10 Sep 1941, Chronology of Events Related to Stanley Civilian Internment Camp
New Governor Sir Mark Young arrives and is given a 'rousing welcome' at Queen's Pier. Those present include Major-General Maltby, Sir Atholl and Lady MacGregor, George Kennedy-Skipton, M. F. Key, Selwyn-Selwyn Clarke, Sir Vandeleur Grayburn and Lady Mary, J. P. Pennefather-Evans, T. E. Pearce and Mrs. Pearce, American Consul-General Addison Southard, Professor Lancelot Forster and Drs. N. Macleod and G. D. R. Black.
Within 25 minutes of leaving the Pier, he's at the King's Theatre taking the oath of office. The speech of welcome is made by J. J. Paterson, who stresses the importance of Hong Kong 'as a port and as an outpost of the British Empire'. Sir Mark replies that he's long been aware of this importance and he states he's ordinary learnt he'll find here in outstanding measure the quality which he values above all others - 'willing sacrifice and unwearying service in support of the cause for which the Empire is at war'.
Sir Mark decides to broadcast to the Colony on his first day in office. He gives an 'inspiring' message in the course of an interview with E. I. Wynne-Jones, Post-master General and Chairman of the Hong Kong Broadcasting Studio:
...I am convinced that it is only by working together, and by working with all our might, that we can do our bare duty in this crisis of human affairs and it is only so that we shall be able to stand up as free men in the years to come.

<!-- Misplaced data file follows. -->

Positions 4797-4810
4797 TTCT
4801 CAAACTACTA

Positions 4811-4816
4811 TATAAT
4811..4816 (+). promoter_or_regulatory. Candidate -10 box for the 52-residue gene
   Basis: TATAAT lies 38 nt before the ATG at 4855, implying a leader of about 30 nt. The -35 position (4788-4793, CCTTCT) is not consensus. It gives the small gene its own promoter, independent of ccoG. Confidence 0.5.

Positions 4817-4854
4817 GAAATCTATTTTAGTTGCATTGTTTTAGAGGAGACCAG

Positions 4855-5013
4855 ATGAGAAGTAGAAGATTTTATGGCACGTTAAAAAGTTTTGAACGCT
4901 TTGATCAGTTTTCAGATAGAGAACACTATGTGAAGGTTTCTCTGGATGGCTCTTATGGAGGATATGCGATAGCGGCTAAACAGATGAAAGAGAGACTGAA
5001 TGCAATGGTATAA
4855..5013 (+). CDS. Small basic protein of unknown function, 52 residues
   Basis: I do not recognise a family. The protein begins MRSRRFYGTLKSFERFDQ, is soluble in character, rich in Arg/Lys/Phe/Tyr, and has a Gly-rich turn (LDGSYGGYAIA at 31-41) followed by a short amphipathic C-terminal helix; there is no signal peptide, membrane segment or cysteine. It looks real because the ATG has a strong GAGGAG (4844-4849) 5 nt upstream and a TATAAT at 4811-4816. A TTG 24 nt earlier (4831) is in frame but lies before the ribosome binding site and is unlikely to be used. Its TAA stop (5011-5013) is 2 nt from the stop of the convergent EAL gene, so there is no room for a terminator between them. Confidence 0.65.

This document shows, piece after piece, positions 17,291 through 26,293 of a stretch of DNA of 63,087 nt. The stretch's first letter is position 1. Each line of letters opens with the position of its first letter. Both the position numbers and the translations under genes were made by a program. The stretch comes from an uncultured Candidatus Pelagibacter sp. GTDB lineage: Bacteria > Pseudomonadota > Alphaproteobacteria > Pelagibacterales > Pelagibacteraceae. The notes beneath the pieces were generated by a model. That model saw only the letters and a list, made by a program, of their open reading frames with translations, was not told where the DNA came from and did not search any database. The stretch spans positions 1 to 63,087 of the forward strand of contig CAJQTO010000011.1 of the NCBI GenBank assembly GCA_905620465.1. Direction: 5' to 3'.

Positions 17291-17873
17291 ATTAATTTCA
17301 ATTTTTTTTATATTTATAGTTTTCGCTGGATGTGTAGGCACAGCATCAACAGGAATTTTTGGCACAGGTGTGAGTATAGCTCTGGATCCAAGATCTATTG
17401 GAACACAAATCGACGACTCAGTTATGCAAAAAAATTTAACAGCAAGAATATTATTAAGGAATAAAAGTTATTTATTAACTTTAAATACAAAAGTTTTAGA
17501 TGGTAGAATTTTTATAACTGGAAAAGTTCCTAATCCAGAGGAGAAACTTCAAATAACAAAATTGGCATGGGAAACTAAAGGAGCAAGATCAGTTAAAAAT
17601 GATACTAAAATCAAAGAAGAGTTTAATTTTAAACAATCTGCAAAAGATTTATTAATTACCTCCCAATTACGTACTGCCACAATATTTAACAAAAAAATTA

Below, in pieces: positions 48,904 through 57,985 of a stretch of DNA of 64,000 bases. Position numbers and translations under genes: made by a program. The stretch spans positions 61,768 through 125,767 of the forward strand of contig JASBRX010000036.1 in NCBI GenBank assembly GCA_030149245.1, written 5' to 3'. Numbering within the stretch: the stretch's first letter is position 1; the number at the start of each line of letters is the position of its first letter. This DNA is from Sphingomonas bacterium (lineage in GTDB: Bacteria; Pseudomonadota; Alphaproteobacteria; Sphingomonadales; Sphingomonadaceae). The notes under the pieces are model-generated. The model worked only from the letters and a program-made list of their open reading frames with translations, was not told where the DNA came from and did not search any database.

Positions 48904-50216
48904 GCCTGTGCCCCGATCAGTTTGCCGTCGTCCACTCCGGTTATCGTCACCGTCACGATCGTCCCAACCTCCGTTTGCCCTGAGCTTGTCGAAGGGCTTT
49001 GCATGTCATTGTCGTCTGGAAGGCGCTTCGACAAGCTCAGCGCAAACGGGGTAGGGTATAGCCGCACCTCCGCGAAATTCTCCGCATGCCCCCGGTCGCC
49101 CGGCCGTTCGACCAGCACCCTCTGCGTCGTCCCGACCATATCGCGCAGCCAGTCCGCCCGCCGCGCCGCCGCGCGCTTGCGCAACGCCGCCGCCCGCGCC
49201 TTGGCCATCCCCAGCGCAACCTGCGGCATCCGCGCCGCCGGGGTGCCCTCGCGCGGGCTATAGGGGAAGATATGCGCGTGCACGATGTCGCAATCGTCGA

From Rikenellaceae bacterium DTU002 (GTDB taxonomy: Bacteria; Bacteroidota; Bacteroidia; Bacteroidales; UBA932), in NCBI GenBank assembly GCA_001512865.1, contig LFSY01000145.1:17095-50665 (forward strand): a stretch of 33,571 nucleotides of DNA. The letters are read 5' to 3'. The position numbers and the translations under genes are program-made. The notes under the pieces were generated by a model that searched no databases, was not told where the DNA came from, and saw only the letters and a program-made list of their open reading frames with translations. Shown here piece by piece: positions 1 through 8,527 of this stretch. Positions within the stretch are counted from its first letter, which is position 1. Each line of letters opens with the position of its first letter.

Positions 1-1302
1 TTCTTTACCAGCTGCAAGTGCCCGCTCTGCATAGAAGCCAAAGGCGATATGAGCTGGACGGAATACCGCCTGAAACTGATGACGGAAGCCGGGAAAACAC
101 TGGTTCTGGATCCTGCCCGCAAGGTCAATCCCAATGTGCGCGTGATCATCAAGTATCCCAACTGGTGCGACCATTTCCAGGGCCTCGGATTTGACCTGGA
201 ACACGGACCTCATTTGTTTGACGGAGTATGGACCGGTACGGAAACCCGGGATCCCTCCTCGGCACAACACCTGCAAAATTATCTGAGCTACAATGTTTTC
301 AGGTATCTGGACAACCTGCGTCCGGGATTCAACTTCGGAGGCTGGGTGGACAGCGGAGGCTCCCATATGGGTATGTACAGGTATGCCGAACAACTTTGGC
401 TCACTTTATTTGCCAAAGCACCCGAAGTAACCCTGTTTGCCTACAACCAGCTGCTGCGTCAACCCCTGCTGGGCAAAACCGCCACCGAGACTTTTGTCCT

Sir Mark hopes that the separations brought about by the evacuation will soon be over - he informs listerners his own wife and daughters are in Ceylon (Sri Lanka). He assures those who have suffered 'hardship' through the evacuation measures his liveliest interest and sympathy, and acknowledges that some feel there have been 'inequalities' in the way they were applied.
In the evening a meeting of the Evacuation Representation Committee husbands of evacuees) is held at the Peninsula Hotel. The organisation's balance sheet and 'receding financial position' are discussed at some length.
The Hong Kong Daily Press, September 11, 1941, page 1; page 5; page 6; page 7
Evacuation Committee: Hong Kong Telegraph, September 15, 1941, page 3